Friday, 16 August 2013

Am I a professional?

If you write Sci-fi or fantasy, or can illustrate those genres, you might be interested in this competition. The prizes are pretty good - starting at $1,000 and going up to $5,000. Sadly I'm not eligible as I'm too professional for them - having sold more than three short stories.

I could enter this one though. They too think three sales mean an author is a professional - but only if the sales are to publications on their qualifying list. I don't count as professional. I rather suspect they wouldn't consider JK Rowling, John Grisham or Alexander McCAll Smith professionals either, so I'm in good company. (Reckon Stephen King is probably barred from entry though) The prize for this one isn't quite so high at £200 but it's not bad.

So the answer to my question is yes ... and no. That proves nothing about me, but does show it's important to read competition rules very carefully.

Here's an old picture of me daydreaming what it would like to be a professional author. I've used it partly as the location makes it relevant, but mainly so I can tell you I've just chucked those jeans out because they're now too baggy!

What would be your definition of a professional writer? I'm not completely sure of mine, but it does involve the person concerned doing some actual writing, so I'm off to do that now.

41 comments:

  1. Ha! You've opened a can o'worms with that question, Patsy. This is something that writers can get very touchy about.

    I consider myself a pro writer, but I don't make a living off it. I think any one who acts professionally can call themselves the same.

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    1. Yes, after I posted I wondered what sort of reaction I'd get, Deborah.

      Acting professionally is very important, especially if we're hoping to earn money with our work.

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  2. Good question! I'd have said if you've been published and paid for the work but now I'm not sure! I agree that it does involve doing some writing - so I'm off too!

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    1. Getting published and being paid are requirements, in my opinion too, Linda.

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  3. Hmm. I've always heard that "professional" just means you get paid for doing something. A professional wrestler gets paid for wrestling, a professional actor gets paid for acting, etc. So, a professional writer gets paid for writing.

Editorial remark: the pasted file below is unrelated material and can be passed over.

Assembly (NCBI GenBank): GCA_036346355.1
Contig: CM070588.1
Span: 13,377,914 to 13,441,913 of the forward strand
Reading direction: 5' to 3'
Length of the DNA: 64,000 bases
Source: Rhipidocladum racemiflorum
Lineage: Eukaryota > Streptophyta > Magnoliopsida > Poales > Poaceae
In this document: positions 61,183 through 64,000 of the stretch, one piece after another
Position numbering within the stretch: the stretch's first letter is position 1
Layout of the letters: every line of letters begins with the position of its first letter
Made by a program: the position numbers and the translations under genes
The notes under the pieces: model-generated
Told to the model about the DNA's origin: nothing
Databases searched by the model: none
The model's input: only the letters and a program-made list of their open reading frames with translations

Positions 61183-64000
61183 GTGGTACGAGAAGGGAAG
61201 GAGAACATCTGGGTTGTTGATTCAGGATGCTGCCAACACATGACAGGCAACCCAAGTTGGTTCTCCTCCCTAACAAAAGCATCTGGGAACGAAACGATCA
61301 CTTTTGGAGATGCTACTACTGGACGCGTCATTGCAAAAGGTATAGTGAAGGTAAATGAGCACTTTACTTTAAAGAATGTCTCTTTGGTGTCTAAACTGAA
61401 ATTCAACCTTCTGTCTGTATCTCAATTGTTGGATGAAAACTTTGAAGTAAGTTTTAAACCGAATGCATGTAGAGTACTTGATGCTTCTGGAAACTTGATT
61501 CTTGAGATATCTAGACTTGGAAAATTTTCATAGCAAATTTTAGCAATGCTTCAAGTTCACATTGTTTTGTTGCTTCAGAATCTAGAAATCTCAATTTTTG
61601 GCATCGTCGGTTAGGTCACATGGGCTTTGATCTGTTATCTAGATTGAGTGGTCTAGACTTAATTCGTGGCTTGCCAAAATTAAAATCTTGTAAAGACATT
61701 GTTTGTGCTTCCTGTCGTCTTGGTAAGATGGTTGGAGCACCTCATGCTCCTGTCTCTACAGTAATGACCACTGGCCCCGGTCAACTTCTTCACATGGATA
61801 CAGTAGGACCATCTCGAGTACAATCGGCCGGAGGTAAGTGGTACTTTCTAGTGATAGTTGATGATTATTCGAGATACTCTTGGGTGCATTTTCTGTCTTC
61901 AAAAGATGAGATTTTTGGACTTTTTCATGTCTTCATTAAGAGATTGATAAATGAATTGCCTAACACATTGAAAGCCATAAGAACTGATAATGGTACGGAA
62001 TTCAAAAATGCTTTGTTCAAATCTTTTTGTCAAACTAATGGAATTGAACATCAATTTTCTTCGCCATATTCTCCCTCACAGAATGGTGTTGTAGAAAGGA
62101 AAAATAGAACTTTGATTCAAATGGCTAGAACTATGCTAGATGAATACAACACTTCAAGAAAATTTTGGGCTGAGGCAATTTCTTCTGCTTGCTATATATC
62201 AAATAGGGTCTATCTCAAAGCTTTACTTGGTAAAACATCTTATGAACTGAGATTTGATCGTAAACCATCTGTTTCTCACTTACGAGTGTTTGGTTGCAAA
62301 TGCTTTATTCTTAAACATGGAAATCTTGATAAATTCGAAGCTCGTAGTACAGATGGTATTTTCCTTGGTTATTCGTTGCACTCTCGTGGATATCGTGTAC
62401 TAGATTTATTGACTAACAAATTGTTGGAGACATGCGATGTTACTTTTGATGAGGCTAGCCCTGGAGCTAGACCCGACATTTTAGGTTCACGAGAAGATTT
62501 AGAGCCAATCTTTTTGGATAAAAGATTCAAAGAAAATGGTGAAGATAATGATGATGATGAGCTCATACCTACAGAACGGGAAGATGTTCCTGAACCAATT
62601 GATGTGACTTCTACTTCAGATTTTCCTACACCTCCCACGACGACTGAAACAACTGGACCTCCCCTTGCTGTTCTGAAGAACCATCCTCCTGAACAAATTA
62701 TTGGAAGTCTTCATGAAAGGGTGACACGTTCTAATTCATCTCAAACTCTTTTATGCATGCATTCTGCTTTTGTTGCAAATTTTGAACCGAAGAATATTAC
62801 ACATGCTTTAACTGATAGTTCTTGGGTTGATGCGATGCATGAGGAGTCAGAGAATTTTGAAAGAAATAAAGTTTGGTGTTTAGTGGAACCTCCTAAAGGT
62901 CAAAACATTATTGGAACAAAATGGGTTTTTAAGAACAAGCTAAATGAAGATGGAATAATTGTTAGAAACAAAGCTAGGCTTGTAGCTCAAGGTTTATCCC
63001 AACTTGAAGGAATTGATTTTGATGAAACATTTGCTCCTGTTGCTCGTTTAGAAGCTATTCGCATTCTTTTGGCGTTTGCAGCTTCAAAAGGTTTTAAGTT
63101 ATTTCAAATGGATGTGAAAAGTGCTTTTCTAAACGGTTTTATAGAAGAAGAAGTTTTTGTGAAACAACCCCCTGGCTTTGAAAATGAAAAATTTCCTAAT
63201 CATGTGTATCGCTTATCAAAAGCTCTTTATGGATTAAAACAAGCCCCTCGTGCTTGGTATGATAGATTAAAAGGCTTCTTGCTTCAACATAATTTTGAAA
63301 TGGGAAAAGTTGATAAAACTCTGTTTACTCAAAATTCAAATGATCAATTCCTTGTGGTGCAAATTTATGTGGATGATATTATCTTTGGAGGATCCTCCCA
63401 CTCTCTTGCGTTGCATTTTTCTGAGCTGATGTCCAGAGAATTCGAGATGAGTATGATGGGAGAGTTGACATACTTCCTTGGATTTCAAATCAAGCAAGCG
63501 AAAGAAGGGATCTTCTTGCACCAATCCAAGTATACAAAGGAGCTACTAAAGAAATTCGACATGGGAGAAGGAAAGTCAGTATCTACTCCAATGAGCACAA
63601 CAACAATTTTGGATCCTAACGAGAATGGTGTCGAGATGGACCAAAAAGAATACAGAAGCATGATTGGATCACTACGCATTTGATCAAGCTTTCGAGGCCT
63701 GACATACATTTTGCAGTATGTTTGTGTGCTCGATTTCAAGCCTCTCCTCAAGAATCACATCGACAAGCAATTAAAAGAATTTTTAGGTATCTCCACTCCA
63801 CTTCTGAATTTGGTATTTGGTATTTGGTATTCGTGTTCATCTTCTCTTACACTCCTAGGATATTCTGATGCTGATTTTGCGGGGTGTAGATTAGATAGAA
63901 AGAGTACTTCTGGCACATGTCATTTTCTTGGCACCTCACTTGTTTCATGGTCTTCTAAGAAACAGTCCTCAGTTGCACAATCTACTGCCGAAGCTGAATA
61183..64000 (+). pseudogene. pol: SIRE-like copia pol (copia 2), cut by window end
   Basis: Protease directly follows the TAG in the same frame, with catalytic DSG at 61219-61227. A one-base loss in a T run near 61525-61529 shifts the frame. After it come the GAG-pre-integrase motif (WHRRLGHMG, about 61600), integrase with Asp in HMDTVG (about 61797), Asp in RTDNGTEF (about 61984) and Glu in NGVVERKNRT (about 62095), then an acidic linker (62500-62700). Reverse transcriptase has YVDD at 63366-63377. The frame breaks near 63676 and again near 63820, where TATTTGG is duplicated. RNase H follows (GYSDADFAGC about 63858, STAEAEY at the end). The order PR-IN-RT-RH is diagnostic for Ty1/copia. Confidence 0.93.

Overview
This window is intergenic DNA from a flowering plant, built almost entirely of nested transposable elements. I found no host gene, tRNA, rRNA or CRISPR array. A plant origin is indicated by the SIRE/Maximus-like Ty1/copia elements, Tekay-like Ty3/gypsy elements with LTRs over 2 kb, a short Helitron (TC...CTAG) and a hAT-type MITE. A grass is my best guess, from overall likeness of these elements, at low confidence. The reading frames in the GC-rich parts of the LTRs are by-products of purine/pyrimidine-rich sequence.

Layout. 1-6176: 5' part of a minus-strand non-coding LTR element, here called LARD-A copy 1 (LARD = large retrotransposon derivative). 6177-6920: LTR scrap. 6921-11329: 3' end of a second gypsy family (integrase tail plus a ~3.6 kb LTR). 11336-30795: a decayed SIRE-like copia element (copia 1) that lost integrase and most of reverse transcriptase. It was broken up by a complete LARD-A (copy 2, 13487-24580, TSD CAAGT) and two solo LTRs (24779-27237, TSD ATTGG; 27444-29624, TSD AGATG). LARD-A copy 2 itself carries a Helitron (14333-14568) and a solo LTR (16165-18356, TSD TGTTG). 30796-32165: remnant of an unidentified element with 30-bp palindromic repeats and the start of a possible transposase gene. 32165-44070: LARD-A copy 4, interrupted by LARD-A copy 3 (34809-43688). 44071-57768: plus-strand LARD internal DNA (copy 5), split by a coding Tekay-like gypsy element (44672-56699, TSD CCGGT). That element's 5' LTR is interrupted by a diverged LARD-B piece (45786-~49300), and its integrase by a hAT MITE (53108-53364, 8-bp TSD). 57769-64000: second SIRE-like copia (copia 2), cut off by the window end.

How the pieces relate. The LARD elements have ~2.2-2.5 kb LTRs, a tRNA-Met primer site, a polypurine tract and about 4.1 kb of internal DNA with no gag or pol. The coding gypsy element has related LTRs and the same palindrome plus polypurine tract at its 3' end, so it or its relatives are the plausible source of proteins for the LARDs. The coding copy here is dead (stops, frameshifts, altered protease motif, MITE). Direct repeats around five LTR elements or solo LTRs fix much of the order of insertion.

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    1. I agree, Linda. Besides, at a pinch, you can live on very little....can't you?

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    2. Yes, that sounds reasonable, Linda. My trusty dictionary agrees with you too, though it does offer an alternative.

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    3. That certainly seems to be the belief of some of those doing the paying, Frances.

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  4. I reckon it depends what hat you are wearing at the time.
    I've been writing since 1979; lots of commissions and loads of books published - so I guess I could call myself a professional writer. But, this writing activity, for a long time, was alongside other 'professional' occupations eg my teaching/examining career so up until 2000, if you'd asked me what I did, I said 'teach'. Now that I don't have even a part-time job in an educational establishment and rarely run workshops - all that is left is my writing. Ask me now and I say 'I write'. Then you ask 'what kinds of things do you write' and that's when my can of worms spills over.

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    1. Well I'm not going to ask what kind of thing you write, Anne a) because I know and b) because you might give an example and my blog doesn't have an adult content warning!

      Sounds as though the answer depends a little on our own attitude, Anne.

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  5. I would say a professional writer earns enough money to contribute to the household budget in some way, even if it's in copy paper and print cartridges. I think the word professional implies money earned. But what is wrong with being A Writer. Amateur or professional, what does it matter?

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    1. Yes, I'm coming round to the idea that I'd define a professional writer as someone who'd earned some money from their writing, Maggie.

      It doesn't matter at all really, I don't think. We can agonise for our deciding if we're professional, published, proper writers, if we can call ourselves authors, but what's important is what we write, not the label we give ourselves.

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  6. I'd say a professional is one who receives most of his income from writing.

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    1. I wouldn't argue such a person wasn't a professional writer, Alex but I'm not sure it's quite so simple as that. A person might have a very lucrative career doing something else, but still be successful enough as a writer to be considered professional I think.

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  7. Agree with the majority here, professional if you earn enough money to call it your job I guess. I don't, therefore I must be an amateur, but then I don't really like the sound of 'amateur writer' might have to ponder this one further...

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    1. I agree amateur writer doesn't sound very good, but I'm not sure why. Many of the Olympic gold medal winners were amateurs, but that doesn't seem to have been held against them.

      Another dictionary definition* of professional is to do the task to a high standard, Suzanne. Many people write to a high standard without earning very much.


      *and it's not even Wednesday!

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  8. This is a tricky one. Writing is my only employment and I earn from it -but not enough to live on if I was single. Not sure whether that makes me professional or not.